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Pedro man, STAR residents team up for garden project

HAVERHILL — What started out as a community service project has grown — literally — into much more at the STAR Community Justice Center on Gallia Pike.

A 10,000-square-foot plot of land at the drug-treatment facility is flourishing with more than 20 kinds of vegetables under the watchful eye of some of the center’s residents and volunteer A.J. Walsh, a Pedro business owner.

Walsh came to the center in April proposing to plant the garden and see it through until harvest as part of a class project he was required to do for his recently completed bachelor’s degree at Ohio University Southern.

Walsh is no stranger to either agriculture or corrections. He is the owner of Evening Shade Nursery on State Route 93 and is also a retired police officer.

“I was familiar with this and I knew a lot about community service projects from my experience as a Boy Scout leader,” he explained.

So, since the spring, Walsh has been coming to STAR at least twice a week to work with groups of about eight men — a total of about 50 have participated — who are nearing completion of their treatment at the center and have been given the opportunity to take part in the gardening program.

STAR — which stands for Structure, Therapy, Advocacy and Restoration — is a minimum-security facility for non-violent, felony offenders from who are recommended for the program by judges in their communities.

There are 65 residents from nine counties currently housed at the center, one of those is Jeremy Johnson, who has worked tending to the garden for the past few weeks. The 31-year-old from Highland County said he is thankful for the opportunity to work with Walsh.

“It’s wonderful to be out here,” Johnson said during a break from his work Wednesday. “It makes you feel free.”

Although the residents get to go outside for other activities, Johnson said the time in the fresh air can never last long enough.

So, what is Johnson’s favorite part of the gardening program? He said it is opening the doors to come outside. Though dreaded by most, Johnson said he also enjoys weeding the garden because it is more of a challenge that other gardening tasks such as picking.

Johnson is expected to be released from STAR in September. He was sentenced to drug treatment after a number of probation violations, he said.

Although the garden has netted pounds and pounds of produce — all of which is used at the center or donated to local social service organizations — Walsh said things didn’t look so promising at first. The garden started out a piece of land with fill dirt and clay, he said. With a little tender loving care and a lot of fertilizer, the land has become a fertile home to the crops from bell peppers and green beans to cabbage and watermelons. Walsh said he and the residents have harvested about $8,000 in produce.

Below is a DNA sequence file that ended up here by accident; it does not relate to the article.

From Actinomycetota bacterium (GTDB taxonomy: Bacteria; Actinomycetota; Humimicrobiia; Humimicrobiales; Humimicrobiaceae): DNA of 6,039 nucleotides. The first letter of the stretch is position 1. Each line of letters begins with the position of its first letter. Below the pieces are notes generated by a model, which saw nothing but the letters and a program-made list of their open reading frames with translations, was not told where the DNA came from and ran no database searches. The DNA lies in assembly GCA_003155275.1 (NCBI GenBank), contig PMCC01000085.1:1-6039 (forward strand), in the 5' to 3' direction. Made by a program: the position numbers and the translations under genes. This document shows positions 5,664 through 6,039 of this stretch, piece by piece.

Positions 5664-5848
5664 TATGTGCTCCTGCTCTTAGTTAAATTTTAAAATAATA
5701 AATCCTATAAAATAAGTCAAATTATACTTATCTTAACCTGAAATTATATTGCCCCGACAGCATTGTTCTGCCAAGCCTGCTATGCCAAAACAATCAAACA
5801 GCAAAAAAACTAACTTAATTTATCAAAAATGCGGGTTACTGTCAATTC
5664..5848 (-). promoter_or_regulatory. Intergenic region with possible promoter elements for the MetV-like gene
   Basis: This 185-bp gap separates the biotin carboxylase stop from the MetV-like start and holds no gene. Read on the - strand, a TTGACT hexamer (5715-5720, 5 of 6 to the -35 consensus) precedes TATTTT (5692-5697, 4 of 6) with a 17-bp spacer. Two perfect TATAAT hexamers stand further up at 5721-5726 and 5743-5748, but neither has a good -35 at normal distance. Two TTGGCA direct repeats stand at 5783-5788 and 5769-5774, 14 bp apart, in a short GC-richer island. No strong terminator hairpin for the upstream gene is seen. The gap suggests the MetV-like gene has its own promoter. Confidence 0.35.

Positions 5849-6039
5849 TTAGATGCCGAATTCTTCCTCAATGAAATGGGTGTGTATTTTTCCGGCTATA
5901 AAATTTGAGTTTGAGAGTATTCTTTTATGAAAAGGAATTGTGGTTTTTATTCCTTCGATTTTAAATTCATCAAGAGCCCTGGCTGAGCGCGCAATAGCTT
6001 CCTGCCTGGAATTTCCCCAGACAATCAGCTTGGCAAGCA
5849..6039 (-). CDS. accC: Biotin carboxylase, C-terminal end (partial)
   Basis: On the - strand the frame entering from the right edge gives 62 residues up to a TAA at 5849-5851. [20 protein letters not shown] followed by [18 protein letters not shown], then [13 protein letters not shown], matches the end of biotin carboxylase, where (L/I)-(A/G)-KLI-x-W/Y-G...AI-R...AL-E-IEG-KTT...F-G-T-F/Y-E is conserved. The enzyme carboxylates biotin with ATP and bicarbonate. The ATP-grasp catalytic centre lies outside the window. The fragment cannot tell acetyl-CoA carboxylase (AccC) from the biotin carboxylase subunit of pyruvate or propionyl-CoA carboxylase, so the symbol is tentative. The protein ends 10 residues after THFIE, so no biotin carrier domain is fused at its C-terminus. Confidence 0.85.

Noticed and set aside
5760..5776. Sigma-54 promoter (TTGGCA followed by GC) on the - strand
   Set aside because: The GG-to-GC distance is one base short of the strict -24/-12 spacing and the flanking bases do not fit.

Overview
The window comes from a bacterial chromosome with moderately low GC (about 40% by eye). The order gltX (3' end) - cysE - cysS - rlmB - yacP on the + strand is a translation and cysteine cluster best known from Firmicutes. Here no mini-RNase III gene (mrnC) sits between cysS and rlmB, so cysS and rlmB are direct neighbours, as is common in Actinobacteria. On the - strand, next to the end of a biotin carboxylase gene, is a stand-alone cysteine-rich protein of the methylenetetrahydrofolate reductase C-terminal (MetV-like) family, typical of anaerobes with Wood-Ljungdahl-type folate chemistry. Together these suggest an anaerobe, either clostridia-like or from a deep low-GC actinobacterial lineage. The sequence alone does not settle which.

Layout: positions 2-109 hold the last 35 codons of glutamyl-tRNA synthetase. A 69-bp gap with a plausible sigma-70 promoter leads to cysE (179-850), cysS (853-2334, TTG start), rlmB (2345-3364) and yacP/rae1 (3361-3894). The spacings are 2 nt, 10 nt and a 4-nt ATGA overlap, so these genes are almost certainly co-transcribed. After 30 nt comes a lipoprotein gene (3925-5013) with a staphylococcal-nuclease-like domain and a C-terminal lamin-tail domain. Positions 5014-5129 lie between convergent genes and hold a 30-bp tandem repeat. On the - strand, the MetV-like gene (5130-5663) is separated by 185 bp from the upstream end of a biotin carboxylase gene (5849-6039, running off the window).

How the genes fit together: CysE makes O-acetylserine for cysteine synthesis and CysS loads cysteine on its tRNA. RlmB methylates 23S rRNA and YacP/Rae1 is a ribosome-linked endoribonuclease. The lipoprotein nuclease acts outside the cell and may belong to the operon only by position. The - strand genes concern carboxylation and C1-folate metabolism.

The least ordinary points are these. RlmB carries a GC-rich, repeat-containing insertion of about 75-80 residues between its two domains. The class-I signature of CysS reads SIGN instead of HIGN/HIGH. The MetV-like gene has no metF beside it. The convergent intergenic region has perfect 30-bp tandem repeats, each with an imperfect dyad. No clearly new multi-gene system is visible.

In addition to gardening, STAR residents are also exposed to a number of other programs, ranging from culinary arts to grounds maintenance, said Christine Martin, STAR community justice supervisor. They participate in a number of community service projects in Scioto and Lawrence counties; all of which are aimed at teaching the men job skills they will hopefully use when they are released. The center partners with OUS, Shawnee State University and many other government and community agencies in the area to provide the residents opportunities for hands-on work experience, Martin said.

“Many of the residents haven’t rightfully earned a paycheck in the past. Our goal is to help them develop the work ethic and give them the skills they need to use later in life,” she explained.

Dan Hieronimus, STAR executive director agreed with Martin saying that work projects help the residents to learn job skills. Once they are released, he said those offenders who can find gainful employment are less likely to return to jail or drug treatment

In addition to the vocational skills, he said there are other benefits to residents. Many of those receiving treatment at STAR have “never done anything for anybody without getting something in return,” according to Hieronimus. Through programs such as gardening, they can experience what it’s like to give back to the community.

“This lets them know how good it feels to give to someone without expecting anything,” he said. “It lets them reach out

Not all at STAR residents can participate in community service projects, Hieronimus explained; offenders must complete several components of the program and prove they can be trusted in work environments.